Open Source Music Players

If your music is on your hard drive, free software can play it.

With digital music becoming more popular, music players have proliferated on the software scene. While many of these players are proprietary–often available at a cost and with the source code closed to modification–a few free, open-source music players are available. While most are ported to a particular operating system, several will work with at least Windows and Linux.


Built from the Linux-based KDE system, Amarok is a popular music player that allows you to manage your music collection. You can also download album art and song lyrics, and Amarok tracks your listening habits. Truly a full-featured music player, it is a little heavy on system resources and may not work well on an older computer. In mid-2010, Amarok was ported only to Linux and MacIntosh, but a Windows version was under development.


Except for its web browsing functions, Songbird is similar to Amarok. It handles podcasts and online music libraries such as, and can link up to your portable music player. Like Amarok, it is heavier on system resources. Songbird works with Windows, MacIntosh and Linux, though the Linux version is not officially supported.


aTunes is a fully-featured music player that works on all three major platforms. While the program itself is open-source, it uses the closed-source Java Virtual Machine. The program makes an attractive interface, but with its Java base it’s a little slow on older computers. Although aTunes handles most music file formats, it doesn’t work with tracks restricted by digital rights management. It also does not write to iPod.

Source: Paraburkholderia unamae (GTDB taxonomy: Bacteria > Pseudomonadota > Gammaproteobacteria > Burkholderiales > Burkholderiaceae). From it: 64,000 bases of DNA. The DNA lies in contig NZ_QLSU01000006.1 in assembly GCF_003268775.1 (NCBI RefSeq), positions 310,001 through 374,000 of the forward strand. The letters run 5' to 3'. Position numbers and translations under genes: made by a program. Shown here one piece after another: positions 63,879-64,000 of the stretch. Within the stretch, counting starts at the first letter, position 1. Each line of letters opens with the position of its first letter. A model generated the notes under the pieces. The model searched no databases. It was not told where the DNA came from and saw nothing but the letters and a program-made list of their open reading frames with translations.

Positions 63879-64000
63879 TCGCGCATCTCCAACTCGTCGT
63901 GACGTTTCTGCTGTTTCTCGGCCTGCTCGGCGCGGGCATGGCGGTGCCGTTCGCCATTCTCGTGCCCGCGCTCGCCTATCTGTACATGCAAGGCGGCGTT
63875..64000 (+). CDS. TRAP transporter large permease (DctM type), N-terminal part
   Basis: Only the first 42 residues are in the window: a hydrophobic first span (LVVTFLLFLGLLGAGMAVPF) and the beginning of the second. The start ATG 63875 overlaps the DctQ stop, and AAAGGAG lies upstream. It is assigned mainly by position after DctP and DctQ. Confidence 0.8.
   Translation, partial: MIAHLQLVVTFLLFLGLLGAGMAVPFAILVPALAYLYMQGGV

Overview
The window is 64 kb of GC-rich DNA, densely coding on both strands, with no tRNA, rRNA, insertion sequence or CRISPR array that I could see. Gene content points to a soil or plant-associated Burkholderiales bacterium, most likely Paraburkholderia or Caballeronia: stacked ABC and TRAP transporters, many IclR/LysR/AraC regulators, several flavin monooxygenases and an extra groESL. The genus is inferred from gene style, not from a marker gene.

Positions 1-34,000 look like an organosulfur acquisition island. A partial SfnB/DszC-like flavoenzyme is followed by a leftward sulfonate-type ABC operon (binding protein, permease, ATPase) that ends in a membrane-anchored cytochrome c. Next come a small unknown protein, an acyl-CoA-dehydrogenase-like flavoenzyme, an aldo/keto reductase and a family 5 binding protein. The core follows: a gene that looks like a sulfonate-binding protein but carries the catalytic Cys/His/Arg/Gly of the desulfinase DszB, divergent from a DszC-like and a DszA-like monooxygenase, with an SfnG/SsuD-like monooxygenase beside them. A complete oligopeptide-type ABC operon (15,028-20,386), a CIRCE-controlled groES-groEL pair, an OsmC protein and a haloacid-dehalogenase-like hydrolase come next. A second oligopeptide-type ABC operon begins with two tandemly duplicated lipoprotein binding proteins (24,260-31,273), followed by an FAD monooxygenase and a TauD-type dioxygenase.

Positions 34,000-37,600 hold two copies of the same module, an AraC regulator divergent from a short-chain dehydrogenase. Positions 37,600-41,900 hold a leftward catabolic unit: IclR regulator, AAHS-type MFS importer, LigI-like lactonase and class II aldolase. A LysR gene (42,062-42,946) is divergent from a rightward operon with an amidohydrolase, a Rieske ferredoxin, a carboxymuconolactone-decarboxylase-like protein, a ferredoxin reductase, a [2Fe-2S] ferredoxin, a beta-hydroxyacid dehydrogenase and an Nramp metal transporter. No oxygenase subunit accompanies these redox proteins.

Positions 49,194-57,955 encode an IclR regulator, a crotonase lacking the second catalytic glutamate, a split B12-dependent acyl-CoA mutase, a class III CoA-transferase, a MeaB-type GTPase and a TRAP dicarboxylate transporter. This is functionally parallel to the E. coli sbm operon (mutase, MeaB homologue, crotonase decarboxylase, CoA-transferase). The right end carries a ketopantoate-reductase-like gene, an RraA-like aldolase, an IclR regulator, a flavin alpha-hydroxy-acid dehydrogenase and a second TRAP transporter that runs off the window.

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While VLC plays videos, it also works as a lightweight jukebox for your music library. In its music-only format, the interface takes up little room on the screen and relatively few system resources. It comes loaded with several presets for the graphic equalizer. While VLC handles random play well–even if you load an entire directory or partition full of music–you can’t manually queue more than one song at a time. To play a single album, you need to use the search function and type in the album name. VLC works well with Windows, MacIntosh, and Linux.


Media Player Classic and Quick Player are two popular Windows open-source music players. Quick Player sticks to music while Media Player also handles videos.


XMMS is a smaller music player that consumes few CPU cycles. Audacious, similar to XMMS, is another lightweight music player built from the GTK2 toolkit. Like XMMS, it will play sound files and Internet radio, but without the features of an Amarok or Songbird.